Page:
I want acquire a pair of shoes,but i don t know which webstore is far better. who can give me some suggest

i want acquire a pair of shoes,but i don t know which webstore is far better.   who can give me some suggest
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As eCommerce grows it is imperative that the store, now more than ever, not only welcomes other customer touchpoints with open arms and integrates seamlessly but strategically rethinks what the store experience should be. Each touchpoint needs to play its part and so, I ask, what does this look like for the store? For me, it is customer experience over product. Whilst the store remains the most important selling channel for most Retailers let us be open and frank – the store must compensate for the Web’s growing convenience and the experience is a sizeable chunk of the pie in this respect. Whilst the store’s edgy, younger sibling can bestow upon it a wealth of rich customer data, what the Web cannot give is the interaction – done well I argue that the in-store experience cannot be matched by its online alternatives.

The importance of store staff in the digital age must not be underestimated either. The occupational shift from “Store” to “Enterprise” or “Estate” Sales Associates has its wheels in motion already given the exposure store staff now have to a network of inventory, as opposed to purely what is in the store. Staff can leverage applications such as “Save the Sale” to ensure that stock unavailability in-store is no longer a valid reason for a customer abandoning the purchase of products, arranging instead for customers to receive the products via an array of different fulfilment options. The increased emphasis on store staff to sell in the store can be attributed to the wealth of rich customer information now available to them. Customer spend trends, preferences, contact history and even footprints left on-line are now available in store, empowering staff to engage in a more personalised dialogue with the customer. This personal engagement is in stark contrast to the ‘cold’ and unassisted engagement customers will have on-line and this is where I believe the marriage of technology and people harmonises– an enriched customer experience facilitated by staff who are empowered by technology.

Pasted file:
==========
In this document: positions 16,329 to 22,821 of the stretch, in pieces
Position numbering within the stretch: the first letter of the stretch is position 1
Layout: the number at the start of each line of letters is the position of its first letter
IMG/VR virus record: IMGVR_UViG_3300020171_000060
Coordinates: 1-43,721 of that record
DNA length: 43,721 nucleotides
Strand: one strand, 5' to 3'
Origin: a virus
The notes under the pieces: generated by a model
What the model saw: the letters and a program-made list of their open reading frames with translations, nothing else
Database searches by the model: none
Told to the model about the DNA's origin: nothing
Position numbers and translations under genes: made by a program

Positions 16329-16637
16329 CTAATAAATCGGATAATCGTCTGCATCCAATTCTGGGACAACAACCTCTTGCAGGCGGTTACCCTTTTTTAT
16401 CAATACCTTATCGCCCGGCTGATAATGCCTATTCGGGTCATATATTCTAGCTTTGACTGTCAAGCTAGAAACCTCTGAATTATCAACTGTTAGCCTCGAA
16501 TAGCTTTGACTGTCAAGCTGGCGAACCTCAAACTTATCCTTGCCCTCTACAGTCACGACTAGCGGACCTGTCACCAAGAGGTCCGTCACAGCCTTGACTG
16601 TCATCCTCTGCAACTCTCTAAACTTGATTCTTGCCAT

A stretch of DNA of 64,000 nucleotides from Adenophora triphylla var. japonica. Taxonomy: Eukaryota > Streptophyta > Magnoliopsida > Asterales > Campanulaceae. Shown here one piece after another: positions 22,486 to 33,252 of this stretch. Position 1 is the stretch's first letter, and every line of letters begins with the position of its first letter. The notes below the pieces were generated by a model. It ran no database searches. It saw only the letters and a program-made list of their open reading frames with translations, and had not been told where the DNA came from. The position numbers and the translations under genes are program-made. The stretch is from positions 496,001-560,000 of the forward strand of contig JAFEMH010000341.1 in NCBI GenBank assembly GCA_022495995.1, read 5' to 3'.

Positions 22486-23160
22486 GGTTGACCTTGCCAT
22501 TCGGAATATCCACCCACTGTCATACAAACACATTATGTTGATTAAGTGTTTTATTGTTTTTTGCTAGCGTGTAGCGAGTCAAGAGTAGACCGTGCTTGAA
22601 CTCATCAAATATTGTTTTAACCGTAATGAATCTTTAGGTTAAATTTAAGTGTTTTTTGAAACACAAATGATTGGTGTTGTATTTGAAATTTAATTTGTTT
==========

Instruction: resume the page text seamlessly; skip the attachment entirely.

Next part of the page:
Initially, digital applications provided by retailers and hospitality chains were fairly simplistic, but over time their evolution has made them far more functional. At the start, apps were generally used as a marketing platform, with Retailers providing users with look books to casually browse and hospitality chains providing menus or images. Then came the implementation of full product libraries, some of which eventually have been transactional as Retailers look to cash in on on-the-move purchasing. Businesses can also implement location technologies to notify their audience of local establishments. In addition, timed personal promotions can be delivered to customers directly through their application on their mobile device as a push notification.

Customer journeys have always been very linear pathways the customer goes through between before a completing a purchase. Whether it involved making a phone call, going to a store or simply ordering on the web, journeys were very simple. Whereas before customers were always going in the same direction, now with the introduction of numerous new channels and how they interact with central software journeys no longer can all be translated in simple sequential actions. Therefore I suggest the way perceive customer journeys needs to be re-assessed.

U.S.C. Title 18, Section 3056, Subsection (b), specifically authorizes the United States Secret Service to detect and arrest any person who violates federal criminal laws relating to credit card fraud and related activity in connection with computers and/or access devices.

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